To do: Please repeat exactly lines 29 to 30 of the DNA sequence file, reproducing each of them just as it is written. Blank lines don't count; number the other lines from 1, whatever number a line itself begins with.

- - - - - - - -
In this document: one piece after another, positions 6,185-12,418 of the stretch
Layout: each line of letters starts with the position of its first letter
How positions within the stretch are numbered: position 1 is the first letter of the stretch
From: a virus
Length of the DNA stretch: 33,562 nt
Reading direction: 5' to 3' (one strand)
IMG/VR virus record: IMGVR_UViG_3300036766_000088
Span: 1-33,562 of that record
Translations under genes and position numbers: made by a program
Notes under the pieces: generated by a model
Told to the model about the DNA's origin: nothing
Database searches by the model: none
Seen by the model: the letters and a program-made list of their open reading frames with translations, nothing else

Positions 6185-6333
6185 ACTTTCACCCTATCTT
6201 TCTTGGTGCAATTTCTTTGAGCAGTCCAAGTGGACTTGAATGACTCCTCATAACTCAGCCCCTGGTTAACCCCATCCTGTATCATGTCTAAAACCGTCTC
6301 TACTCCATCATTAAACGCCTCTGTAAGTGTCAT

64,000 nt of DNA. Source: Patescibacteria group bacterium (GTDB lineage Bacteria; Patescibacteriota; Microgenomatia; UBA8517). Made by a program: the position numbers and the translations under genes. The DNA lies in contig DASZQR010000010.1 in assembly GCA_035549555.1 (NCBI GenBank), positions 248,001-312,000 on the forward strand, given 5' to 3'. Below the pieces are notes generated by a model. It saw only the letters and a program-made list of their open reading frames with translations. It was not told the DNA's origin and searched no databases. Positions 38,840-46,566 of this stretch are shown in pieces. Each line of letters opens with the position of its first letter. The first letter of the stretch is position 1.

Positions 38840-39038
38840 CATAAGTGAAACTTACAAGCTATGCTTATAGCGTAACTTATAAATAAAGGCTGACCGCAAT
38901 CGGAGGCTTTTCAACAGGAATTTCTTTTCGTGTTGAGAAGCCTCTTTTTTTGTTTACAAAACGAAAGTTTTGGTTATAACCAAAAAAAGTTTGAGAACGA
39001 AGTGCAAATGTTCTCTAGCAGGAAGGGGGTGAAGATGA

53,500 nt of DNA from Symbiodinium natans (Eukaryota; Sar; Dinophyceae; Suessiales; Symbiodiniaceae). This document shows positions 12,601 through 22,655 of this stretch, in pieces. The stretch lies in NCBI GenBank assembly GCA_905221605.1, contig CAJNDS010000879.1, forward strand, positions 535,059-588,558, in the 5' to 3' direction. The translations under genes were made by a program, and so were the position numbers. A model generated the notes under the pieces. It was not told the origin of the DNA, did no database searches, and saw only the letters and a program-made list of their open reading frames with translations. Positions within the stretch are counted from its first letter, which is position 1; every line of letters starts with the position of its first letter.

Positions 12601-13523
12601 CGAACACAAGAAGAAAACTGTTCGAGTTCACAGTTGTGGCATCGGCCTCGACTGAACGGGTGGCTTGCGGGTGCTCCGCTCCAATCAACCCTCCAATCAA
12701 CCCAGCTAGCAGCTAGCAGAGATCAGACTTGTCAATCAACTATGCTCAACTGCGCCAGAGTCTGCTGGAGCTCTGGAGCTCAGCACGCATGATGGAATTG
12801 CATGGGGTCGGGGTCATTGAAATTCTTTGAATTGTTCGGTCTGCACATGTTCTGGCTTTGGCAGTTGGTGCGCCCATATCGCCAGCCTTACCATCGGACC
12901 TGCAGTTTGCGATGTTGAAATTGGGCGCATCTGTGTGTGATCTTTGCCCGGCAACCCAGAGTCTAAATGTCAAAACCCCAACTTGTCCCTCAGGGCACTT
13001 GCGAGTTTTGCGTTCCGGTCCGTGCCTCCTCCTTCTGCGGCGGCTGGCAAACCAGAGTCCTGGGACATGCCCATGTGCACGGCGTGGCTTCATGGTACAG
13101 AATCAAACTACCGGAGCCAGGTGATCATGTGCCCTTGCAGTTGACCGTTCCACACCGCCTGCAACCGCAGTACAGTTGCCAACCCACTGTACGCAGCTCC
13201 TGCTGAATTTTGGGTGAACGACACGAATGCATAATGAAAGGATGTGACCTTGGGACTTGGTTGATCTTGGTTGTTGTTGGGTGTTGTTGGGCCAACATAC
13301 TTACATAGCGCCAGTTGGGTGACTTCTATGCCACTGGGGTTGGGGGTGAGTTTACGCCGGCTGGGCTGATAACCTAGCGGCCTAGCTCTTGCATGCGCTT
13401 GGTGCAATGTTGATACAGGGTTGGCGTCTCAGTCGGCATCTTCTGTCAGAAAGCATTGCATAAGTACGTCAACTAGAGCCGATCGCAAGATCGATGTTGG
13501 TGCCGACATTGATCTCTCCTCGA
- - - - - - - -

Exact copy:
13001 GCGAGTTTTGCGTTCCGGTCCGTGCCTCCTCCTTCTGCGGCGGCTGGCAAACCAGAGTCCTGGGACATGCCCATGTGCACGGCGTGGCTTCATGGTACAG
13101 AATCAAACTACCGGAGCCAGGTGATCATGTGCCCTTGCAGTTGACCGTTCCACACCGCCTGCAACCGCAGTACAGTTGCCAACCCACTGTACGCAGCTCC